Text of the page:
The streak is over. For the first time in 110 sessions -- going all the way back to October -- large-cap stocks suffered a loss of more than 1 percent on Tuesday. All at once, the overconfident and overextended bulls were suddenly reminded that, yes, stock prices can actually fall.
And they can fall hard: The day’s losses wiped out a month of gains (chart below).
The catalyst was growing apprehension about legislative gridlock in Washington as prospects remain uncertain for President Trump’s health care reform efforts ahead of a House of Representatives vote, possibly on Thursday. With conservative members of the House lukewarm, and Democrats frigid, this jeopardizes any push on tax reform and infrastructure spending this year -- things that investors had aggressively priced into equity prices since Election Day.
Air is rushing out of the post-election sentiment bubble that was all based on hopes of lower corporate taxes, a cash-repatriation holiday to bring back funds held overseas and the promise of stimulus spending on infrastructure and military hardware.
The facts on the ground are much different. Key measures such as corporate profits have stalled. And with “hard” economic data points like retail sales soft, the Atlanta Fed’s GDPNow estimate of first-quarter growth is a pitiful 0.9 percent. Plus, the Federal Reserve is aggressively hiking interest rates.
In fact, corporate earnings haven’t gone anywhere over the last three years (chart above).
The drop in crude oil prices also undermines the post-election “reflation” theme as OPEC further loses control of the market and U.S. shale producers ramp up activity following last November’s supply freeze agreement by the oil cartel.
Two areas are getting hit particularly hard in the downdraft: Bank and retail stocks.
For retailers, just look at the 45 percent decline suffered by Bebe Stores (BEBE) on Tuesday after reports that the company will close its physical stores and attempt a turnaround as an online brand. This provides yet another indication that something is wrong with the American consumer amid weak overall retail sales and troubles at retailers like Target (TGT).
Bank of America Merrill Lynch turned its recommendation on the entire consumer-discretionary sector to “market weight” on Monday, citing the negative impact of rising wages on profit margins and noting the group is the most negatively correlated to inflation, which is now rising. Credit Suisse also downgraded the group, citing overly optimistic valuations.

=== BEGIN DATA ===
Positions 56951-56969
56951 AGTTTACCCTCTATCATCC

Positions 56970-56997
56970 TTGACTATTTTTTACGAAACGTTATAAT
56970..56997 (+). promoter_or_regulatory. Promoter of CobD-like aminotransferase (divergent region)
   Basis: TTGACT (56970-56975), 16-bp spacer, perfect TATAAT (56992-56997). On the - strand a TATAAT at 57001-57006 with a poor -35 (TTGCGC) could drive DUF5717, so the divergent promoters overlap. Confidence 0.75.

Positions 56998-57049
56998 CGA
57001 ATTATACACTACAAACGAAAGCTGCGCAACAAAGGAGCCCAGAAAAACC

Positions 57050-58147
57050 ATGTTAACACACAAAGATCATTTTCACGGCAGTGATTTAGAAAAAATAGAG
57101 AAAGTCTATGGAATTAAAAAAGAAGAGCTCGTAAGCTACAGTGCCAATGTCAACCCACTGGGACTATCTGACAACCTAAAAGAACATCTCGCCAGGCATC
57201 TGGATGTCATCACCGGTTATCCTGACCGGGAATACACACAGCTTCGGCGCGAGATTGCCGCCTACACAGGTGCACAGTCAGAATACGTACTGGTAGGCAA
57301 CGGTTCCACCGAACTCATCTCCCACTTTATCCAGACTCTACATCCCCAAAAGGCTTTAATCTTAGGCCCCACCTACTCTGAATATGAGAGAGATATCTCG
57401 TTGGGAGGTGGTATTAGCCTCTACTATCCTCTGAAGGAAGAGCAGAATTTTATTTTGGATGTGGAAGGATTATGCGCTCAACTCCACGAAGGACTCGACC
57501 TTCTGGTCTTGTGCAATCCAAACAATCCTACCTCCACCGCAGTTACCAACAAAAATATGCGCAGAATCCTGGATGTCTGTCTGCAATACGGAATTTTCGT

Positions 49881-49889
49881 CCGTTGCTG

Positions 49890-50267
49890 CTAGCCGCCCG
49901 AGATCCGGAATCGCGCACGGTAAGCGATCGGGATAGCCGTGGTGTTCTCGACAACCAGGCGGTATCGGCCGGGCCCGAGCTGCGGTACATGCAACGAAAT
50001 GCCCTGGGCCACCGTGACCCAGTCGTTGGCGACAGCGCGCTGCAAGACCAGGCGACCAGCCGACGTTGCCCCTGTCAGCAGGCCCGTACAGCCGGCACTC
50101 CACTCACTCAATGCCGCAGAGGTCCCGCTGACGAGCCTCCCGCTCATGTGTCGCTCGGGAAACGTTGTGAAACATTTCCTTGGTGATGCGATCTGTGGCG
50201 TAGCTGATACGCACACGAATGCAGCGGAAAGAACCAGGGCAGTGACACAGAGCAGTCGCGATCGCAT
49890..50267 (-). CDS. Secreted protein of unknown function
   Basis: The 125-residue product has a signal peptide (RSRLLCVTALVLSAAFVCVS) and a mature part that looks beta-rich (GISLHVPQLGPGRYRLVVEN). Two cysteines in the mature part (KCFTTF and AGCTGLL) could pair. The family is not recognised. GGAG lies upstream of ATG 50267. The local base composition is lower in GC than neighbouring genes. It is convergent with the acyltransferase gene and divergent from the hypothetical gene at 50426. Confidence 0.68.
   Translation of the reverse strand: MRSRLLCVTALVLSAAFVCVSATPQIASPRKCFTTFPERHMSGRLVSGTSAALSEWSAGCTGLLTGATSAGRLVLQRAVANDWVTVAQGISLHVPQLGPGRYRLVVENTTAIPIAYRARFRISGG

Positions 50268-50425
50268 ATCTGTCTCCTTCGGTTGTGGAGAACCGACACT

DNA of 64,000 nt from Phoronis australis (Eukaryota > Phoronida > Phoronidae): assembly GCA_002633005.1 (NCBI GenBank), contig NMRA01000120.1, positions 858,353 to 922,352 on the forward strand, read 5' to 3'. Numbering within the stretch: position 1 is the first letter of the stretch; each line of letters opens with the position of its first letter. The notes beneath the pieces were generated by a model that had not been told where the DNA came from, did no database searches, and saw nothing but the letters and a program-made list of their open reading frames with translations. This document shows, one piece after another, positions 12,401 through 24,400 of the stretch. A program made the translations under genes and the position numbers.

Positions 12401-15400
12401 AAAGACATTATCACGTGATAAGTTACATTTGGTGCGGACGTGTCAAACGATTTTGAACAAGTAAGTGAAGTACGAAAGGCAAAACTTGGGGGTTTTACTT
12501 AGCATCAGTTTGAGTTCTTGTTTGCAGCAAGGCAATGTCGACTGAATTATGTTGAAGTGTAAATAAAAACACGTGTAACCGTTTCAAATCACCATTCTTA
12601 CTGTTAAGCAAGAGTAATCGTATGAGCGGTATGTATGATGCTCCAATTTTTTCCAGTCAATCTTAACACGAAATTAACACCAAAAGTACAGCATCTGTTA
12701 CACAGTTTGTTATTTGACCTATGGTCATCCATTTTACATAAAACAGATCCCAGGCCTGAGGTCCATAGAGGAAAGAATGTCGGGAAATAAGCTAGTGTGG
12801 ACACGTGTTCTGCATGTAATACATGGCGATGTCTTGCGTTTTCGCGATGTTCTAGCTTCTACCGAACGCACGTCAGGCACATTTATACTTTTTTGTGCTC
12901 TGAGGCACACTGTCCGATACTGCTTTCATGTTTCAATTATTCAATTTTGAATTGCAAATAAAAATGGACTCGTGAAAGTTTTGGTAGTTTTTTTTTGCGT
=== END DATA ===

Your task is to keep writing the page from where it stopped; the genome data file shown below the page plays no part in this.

For banks, the thinking following the election was that Mr. Trump’s policies would rev up the economy, ease regulatory burdens and bolster profitability via the higher long-term interest rates that would surely result from all this. As a result, the KBW Bank Index surged nearly 40 percent from early November into the high set earlier this month. Now, it’s testing its December-January lows. A breakdown here would risk a reversal of much of the recent gains.
Sentiment is souring as long-term interest rates have drifted lower over the past week as the bond market worries the Federal Reserve short-term rate hike last Wednesday could be a policy mistake. That is, instead of pushing long-term rates higher (and widening the gap between loan and deposit rates) the Fed could be tightening too soon into a weak and fragile economy. That could push the country into a new recession and force long-term interest rates even lower as weaker GDP growth and lower inflation is priced into Treasury bonds.
Moreover, members of Mr. Trump’s Cabinet echo his support during the campaign for a reinstatement of aspects of the Depression-era Glass-Steagall Act that separated commercial and investment banking activities and was ditched in the 1990s. This suggests the president could be open to doing something about Wall Street’s unresolved “too-big-to-fail” problem.
Overall, much depends on the legislative success of the health care reform efforts in Congress this week. But from a purely technical perspective, the stock market’s Tuesday sell-off looks very similar to the big drop on Sept. 9 that ended the long calm investors enjoyed last summer and presaged three months of preelection volatility.